History displays throughout the school focus on chronology, key aspects and exemplify the terminology used- each class expected to display topic information, be interactive, personal to the children’s learning and also developed by them as they progress through their learning.
Opportunities to research historical aspects of their learning independently. This allows them to have ownership over their curriculum and lead their own learning- homework projects, computer presentations or creative art models, opportunities for individual and group work.
We plan termly visits, visitors and involvement in the community activity to provide first-hand experiences for the children to support and enhance the development of their learning- Brooklands, museum, Museum of Childhood, Lullingstone Roman Villa, Coulsdon. National Trust, drama workshops, Kenley Revial projects in Croydon.
We recognise that to have impact, the planned cultural capital must be clearly linked to the statutory historical knowledge to be acquired and provide the opportunity for children to better understand the knowledge or apply what they already know.
Students studying History will be equipped with concepts including; change and continuity, cause and consequence, significance, similarity and differences. With these skills, students will be able to analyse, explain and understand the past, whilst also developing transferable skills helping them to become well rounded individuals- board and balanced curriculum
- Regularly monitor subject leadership pages/ follow professionals in their field on social media and follow discussions od ideas/topics.
- Reflect on our practice and decided if appropriate to adapt or not.
- Greater Depth in History/ Geography could be more apparent- currently use of NS
- Not following a particular scheme of work enables teacher freedom, creativity to make links personal to their class learning in other topic areas.
- History is regularly linked to English through quality texts, Maths- understanding of number place value in chronology and Art/DT- paintings as a source of evidence, use of tiles in creating Roman mosaics, building early home structures of natural materials.
- Medium Term plans are saved on teacher share for current teachers to use/edit and improve.
- Resources- some true artefacts (toys) replica pictures and artefacts, letters, diaries, film clips, timelines, information books, primary an secondary sources of evidence.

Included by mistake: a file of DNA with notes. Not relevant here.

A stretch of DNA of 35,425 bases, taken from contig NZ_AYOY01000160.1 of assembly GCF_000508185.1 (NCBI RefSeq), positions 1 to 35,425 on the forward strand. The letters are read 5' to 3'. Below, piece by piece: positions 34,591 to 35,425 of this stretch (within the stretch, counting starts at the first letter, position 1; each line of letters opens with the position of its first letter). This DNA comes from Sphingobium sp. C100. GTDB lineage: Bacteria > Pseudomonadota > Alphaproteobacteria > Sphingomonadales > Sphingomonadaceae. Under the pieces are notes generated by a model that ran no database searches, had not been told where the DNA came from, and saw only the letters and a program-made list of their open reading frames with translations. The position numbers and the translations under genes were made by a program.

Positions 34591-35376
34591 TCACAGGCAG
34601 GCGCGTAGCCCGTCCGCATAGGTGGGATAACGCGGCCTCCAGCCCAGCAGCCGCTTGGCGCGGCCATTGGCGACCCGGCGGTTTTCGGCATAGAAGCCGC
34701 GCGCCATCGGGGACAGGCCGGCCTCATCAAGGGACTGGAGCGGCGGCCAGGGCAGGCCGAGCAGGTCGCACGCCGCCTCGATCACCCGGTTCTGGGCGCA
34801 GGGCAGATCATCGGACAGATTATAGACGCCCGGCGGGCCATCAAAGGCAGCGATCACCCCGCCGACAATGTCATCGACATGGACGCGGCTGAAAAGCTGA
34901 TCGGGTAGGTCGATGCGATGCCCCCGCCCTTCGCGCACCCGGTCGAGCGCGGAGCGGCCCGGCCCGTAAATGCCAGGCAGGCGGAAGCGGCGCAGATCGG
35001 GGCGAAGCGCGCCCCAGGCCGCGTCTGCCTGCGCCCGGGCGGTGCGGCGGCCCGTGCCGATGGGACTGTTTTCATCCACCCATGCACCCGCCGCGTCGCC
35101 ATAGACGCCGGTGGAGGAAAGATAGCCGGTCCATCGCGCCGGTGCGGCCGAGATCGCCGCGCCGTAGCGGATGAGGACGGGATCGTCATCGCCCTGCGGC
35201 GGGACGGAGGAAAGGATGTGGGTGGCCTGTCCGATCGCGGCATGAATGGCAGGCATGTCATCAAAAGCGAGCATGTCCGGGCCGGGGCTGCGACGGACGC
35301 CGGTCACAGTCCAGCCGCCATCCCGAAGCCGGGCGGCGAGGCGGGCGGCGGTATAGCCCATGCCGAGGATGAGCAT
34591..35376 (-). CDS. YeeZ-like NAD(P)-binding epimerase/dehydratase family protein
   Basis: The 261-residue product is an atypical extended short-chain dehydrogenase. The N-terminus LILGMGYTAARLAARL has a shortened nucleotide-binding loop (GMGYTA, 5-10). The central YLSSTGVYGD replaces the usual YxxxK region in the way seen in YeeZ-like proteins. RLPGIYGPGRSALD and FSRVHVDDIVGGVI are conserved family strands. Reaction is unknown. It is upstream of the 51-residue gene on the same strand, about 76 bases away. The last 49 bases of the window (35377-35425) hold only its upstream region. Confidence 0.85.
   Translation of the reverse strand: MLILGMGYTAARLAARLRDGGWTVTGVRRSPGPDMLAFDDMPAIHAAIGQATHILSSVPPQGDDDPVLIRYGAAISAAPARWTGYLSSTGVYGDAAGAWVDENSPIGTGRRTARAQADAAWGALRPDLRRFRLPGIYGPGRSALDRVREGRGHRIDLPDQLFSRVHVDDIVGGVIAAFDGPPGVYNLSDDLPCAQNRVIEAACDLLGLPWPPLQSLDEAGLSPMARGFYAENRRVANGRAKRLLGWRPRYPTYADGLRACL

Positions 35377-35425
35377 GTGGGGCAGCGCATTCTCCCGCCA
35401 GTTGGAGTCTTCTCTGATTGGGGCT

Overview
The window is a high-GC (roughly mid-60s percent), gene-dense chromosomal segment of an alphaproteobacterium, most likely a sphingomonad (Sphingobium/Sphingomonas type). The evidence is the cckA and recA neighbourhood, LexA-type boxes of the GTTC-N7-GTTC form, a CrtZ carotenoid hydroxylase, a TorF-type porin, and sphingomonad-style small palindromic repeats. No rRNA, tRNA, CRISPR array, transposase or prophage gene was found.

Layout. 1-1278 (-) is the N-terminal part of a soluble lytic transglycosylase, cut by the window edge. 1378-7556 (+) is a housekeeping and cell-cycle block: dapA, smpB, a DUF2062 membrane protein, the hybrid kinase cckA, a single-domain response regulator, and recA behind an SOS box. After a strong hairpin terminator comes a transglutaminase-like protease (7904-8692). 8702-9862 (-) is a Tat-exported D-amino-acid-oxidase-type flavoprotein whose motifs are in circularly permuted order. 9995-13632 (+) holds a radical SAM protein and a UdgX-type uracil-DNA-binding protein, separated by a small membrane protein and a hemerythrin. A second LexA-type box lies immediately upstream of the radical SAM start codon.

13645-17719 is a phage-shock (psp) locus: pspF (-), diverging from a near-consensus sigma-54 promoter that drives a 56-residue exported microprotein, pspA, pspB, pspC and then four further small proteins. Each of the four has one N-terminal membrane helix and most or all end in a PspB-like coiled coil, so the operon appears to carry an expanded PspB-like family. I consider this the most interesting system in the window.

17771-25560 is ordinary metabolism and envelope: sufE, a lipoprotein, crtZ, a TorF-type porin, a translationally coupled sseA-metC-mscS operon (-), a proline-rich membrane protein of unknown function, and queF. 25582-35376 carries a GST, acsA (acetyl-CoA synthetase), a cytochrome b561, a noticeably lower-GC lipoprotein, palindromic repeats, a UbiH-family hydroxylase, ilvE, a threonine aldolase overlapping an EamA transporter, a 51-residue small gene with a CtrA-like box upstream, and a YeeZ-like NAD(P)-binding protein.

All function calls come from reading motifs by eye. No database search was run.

- All classes partake in at least 1 school trip related to their topic.
- I ensure we make the most of free visitor assemblies/ workshops offered by organisations.
- We make links to the wider community during remembrance and visiting Coulsdon to compare changes over time.
|Year Group||Autumn Term||Spring Term
|One||Inventors and toys
Events beyond living memory that are significant globally.
|A day at the seaside
Weather patterns in the UK. Name and locate countries and capitals of UK. Mapping and fieldwork
Homes, materials used, purpose rich people safe from enemies
|Two||Flight and exploration
Events beyond living memory that are significant globally.
The lives of significant individuals in the past who have contributed to national and international achievements
Locate hot/cold areas of the world in relation to equator and Poles. Compare and contrast UK with non-European country. Mapping and fieldwork
|The Great Fire of London
Events beyond living memory that are significant nationally
|Three||Early Britons and settlers
Stone age to Iron Age to compare changes in Britain
|From source to mouth
Locate counties/cities of UK and regions. Key topographical features. Describe and understand rivers, mountains, water cycle. Mapping and fieldwork
|The town around us
Local history study of change over time Coulsdon High Street and St Aidan’s
|Four||Roman conquest and rule
Roman Empire and its impact on Britain
|The earth beneath us
Locate countries of Europe. Describe and understand volcanoes and earthquakes. Mapping and fieldwork
Contrasting non-European society in depth study
Greek life and achievements and influence on the western world